There is a particular fascination from modern day society with both World War I and World War II. Whether it is the old photographs, the soldier’s outfits or the patriotic propaganda posters, there is almost always something that can pique the interest of the average person.
When looking through our collections at McFarlin Library special collections, I happened to find a collection named ‘F.R. first gift of ephemera.’ This collection contains photographs and history of the 390th Bombardment group (568th, 569th, 570th and 571st squadrons) that belonged to the United States air force during the 2nd World War and the Cold War. The collection holds three main items: a page of beautiful squadron logo’s that have a vintage look with the fantastic use of color. The logos accompany a color photograph of one of the Warplanes that was used to carry out missions, as well as an air base map for their headquarters in Parham, United Kingdom.
The 390th bombardment group was a part of the 8th Air Force which was a specialized branch of the Air Force comprised of forty-one bomb groups. The group was a specialized aircraft unit that was used to combat the German military in World War II; they contributed in many vital missions that would later help to win the war. The unit was involved in missions such as D-Day and Munster where they were forced to take on over 600 German Aircraft, conditions where the bomber boys managed to beat psychological and physical demands associated with being a war pilot, potentially some of the most testing conditions a human can face. The 8th Air Force had the most fatalities out of any branch of the military at any time, with the average age in the unit being 19, it was a reality that they would probably not make it home alive.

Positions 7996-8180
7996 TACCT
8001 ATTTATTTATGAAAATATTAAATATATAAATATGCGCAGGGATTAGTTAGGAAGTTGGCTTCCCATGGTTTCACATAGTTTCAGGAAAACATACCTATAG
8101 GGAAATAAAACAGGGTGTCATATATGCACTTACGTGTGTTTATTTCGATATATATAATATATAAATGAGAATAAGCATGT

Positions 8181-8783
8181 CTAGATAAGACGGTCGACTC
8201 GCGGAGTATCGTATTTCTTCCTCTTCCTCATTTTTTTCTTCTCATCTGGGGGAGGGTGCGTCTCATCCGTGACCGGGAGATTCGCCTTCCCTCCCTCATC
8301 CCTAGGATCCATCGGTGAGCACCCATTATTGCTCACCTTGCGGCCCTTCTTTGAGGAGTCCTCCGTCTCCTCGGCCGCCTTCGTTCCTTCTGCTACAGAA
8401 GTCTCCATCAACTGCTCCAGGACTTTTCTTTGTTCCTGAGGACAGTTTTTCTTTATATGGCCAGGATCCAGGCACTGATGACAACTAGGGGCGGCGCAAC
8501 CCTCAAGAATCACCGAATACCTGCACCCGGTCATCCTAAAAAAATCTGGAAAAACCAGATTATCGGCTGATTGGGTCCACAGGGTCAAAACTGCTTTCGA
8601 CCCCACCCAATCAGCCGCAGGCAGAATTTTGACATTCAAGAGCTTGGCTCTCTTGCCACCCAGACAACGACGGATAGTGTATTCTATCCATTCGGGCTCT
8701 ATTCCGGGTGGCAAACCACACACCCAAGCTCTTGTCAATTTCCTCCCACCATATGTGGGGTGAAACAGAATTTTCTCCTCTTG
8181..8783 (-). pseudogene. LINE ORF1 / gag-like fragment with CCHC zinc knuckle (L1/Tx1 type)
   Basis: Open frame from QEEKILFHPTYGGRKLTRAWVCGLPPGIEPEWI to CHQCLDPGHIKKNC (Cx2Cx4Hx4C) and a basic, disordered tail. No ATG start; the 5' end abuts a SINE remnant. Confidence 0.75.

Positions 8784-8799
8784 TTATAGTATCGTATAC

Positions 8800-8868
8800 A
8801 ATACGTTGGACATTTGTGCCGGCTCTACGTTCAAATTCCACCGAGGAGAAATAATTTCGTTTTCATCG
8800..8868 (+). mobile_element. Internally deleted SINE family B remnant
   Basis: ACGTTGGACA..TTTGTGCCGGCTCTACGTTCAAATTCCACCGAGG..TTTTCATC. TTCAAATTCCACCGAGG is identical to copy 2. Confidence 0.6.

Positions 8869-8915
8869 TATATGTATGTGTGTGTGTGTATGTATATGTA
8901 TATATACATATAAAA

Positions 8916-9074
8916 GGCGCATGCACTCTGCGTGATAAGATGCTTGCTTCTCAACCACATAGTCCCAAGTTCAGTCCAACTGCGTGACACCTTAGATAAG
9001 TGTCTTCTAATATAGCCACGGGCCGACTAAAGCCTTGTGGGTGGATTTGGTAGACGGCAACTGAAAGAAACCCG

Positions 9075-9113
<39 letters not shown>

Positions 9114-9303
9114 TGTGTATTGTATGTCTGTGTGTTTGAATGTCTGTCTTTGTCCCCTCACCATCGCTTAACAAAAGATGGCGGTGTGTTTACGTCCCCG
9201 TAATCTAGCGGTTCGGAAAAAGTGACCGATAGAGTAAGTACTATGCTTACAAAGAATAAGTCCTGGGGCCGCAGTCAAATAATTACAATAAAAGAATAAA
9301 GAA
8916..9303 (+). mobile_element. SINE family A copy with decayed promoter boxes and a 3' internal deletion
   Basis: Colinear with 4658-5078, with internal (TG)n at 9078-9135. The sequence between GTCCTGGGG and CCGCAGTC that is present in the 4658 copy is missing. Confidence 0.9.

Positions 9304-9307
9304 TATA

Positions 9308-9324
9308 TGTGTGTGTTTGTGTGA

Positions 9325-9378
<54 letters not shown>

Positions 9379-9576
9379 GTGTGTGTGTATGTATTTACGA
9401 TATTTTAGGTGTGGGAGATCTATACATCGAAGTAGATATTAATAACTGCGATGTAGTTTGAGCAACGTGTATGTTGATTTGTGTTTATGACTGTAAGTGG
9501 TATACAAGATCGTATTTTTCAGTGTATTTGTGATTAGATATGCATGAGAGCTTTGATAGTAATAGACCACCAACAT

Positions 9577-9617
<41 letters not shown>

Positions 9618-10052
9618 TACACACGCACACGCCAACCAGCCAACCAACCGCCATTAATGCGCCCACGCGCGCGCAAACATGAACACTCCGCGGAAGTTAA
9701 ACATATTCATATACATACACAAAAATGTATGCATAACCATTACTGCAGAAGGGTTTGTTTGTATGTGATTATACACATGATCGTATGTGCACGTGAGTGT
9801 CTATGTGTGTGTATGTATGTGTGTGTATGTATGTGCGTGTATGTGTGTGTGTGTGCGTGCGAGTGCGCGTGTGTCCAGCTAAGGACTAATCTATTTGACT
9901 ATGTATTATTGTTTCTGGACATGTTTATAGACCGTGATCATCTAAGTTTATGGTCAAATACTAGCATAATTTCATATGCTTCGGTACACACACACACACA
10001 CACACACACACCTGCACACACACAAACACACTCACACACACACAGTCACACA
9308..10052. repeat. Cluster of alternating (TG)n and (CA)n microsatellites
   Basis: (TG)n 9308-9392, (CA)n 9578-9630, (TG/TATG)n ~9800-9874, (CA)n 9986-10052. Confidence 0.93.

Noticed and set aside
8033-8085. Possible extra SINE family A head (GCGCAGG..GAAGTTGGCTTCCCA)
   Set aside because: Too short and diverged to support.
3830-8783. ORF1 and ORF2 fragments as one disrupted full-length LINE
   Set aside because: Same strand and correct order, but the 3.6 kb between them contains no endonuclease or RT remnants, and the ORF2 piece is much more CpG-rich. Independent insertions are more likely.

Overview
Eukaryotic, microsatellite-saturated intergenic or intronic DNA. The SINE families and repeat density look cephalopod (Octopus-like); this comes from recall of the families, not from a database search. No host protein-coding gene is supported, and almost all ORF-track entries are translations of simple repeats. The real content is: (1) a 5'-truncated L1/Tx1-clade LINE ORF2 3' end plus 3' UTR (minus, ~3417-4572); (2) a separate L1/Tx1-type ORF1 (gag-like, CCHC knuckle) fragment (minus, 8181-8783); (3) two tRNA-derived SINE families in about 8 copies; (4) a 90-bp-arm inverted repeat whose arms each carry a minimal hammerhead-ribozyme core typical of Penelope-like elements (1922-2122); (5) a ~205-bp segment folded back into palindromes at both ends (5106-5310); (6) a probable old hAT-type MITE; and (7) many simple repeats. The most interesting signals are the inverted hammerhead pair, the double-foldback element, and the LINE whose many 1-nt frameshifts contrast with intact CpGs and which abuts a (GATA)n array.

Some exciting logo designs belong to this collection. The Svr Le Nez emblem was the emblem that represented the 390th bombardment group (center of the page), and each aircraft would carry a ‘J’ on the tail. Additional to that, each squadron had their war logos. The 568th squadron featured a black panther on a missile, the 569th squadron had a bear dropping a bomb; the 570th squadron had a joker with aces, and the 571st squadron had a dog in a military outfit holding a missile. These symbols have a very “old school” feel to them with the use of beautiful coloring and very classic design styles; this was the main drawing factor for me.
It is important to note that the 390th bombardment group was supported by a large group of ground crew that enabled these missions to take place and be successful, for every pilot there was twenty ground crew working. The collection is indeed is an incredibly small piece of history for the contributions that this bombardment group made towards winning the Second World War.
If you would like to come and check out more of our incredible collections of World War 1 and World War 2 materials you can always come to see us in Special Collections, located on the 5th floor of McFarlin Library, Monday through Friday 8:00 am until 4:30 pm.